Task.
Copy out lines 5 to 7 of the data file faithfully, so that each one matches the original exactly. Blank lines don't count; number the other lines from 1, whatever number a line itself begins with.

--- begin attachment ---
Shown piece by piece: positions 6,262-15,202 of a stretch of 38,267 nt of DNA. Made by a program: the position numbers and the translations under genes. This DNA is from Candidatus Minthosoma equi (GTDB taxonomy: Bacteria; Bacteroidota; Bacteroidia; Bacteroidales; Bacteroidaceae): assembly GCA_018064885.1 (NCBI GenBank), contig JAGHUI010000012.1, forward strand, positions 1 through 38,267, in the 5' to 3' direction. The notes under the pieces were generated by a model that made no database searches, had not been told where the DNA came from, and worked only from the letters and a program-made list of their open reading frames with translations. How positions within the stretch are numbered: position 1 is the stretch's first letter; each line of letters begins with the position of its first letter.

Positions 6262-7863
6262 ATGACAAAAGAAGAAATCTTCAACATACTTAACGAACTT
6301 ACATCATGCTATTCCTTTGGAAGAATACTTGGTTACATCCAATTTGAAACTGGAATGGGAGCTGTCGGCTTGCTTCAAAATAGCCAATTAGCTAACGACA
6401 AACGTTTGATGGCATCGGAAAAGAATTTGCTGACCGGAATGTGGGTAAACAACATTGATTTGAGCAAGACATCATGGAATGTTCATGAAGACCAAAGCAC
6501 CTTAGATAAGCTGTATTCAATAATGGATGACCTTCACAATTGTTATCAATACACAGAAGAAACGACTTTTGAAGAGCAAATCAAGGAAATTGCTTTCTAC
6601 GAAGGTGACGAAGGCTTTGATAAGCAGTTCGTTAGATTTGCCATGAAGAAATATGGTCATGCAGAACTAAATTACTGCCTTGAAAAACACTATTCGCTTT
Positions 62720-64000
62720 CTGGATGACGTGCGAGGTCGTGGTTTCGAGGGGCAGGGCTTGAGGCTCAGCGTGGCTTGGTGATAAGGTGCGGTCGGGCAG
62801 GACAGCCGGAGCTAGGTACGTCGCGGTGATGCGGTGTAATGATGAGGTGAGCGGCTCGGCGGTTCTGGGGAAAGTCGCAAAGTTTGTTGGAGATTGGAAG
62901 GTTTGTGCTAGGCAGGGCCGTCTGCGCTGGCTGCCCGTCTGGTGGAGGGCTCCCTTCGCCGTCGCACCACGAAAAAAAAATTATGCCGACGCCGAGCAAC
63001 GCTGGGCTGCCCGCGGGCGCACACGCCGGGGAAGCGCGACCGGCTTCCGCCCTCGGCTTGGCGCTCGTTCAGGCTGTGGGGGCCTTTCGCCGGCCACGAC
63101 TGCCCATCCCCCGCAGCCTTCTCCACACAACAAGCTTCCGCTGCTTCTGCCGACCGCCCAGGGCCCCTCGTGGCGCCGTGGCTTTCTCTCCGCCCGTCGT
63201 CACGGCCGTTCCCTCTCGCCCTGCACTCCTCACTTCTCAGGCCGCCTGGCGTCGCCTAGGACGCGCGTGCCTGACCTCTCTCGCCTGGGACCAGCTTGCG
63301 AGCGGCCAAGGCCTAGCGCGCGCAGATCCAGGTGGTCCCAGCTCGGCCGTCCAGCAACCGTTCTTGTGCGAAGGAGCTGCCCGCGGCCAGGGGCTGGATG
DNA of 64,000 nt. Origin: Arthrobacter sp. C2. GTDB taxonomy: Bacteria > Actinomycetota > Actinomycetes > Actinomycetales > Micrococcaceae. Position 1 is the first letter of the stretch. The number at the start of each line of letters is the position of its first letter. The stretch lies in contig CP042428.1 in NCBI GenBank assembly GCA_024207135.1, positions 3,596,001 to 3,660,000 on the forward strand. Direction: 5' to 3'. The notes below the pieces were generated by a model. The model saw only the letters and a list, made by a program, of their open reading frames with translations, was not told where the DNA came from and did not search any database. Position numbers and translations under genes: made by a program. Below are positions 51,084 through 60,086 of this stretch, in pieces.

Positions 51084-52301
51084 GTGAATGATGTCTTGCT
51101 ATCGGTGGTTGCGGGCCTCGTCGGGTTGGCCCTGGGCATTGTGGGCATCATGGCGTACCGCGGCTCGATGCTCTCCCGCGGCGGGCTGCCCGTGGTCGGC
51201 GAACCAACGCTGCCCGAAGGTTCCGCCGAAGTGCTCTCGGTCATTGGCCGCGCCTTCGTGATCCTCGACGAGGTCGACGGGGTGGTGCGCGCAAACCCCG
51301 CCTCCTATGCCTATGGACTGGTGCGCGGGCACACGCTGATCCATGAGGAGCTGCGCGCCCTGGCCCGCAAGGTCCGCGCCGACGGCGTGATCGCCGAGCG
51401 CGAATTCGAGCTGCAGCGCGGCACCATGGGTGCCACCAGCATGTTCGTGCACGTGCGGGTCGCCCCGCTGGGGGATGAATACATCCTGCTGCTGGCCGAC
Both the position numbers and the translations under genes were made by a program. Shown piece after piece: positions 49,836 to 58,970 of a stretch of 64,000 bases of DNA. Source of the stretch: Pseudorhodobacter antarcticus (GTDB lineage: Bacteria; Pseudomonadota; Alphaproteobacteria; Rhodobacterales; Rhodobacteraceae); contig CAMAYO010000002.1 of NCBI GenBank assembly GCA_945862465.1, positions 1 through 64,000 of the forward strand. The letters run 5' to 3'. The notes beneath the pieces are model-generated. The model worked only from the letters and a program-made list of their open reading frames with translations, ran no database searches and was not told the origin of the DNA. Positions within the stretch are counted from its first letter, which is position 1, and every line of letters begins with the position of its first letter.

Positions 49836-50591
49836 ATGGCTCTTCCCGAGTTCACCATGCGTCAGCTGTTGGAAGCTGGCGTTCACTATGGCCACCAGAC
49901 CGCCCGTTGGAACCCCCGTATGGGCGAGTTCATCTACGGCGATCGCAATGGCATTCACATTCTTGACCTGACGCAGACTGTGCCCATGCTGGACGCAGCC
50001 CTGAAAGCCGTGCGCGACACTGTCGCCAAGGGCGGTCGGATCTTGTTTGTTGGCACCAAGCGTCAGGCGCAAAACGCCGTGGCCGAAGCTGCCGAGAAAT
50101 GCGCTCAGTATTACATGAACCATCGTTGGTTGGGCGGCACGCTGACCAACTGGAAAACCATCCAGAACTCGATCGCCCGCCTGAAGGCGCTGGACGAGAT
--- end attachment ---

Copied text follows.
6401 AACGTTTGATGGCATCGGAAAAGAATTTGCTGACCGGAATGTGGGTAAACAACATTGATTTGAGCAAGACATCATGGAATGTTCATGAAGACCAAAGCAC
6501 CTTAGATAAGCTGTATTCAATAATGGATGACCTTCACAATTGTTATCAATACACAGAAGAAACGACTTTTGAAGAGCAAATCAAGGAAATTGCTTTCTAC
6601 GAAGGTGACGAAGGCTTTGATAAGCAGTTCGTTAGATTTGCCATGAAGAAATATGGTCATGCAGAACTAAATTACTGCCTTGAAAAACACTATTCGCTTT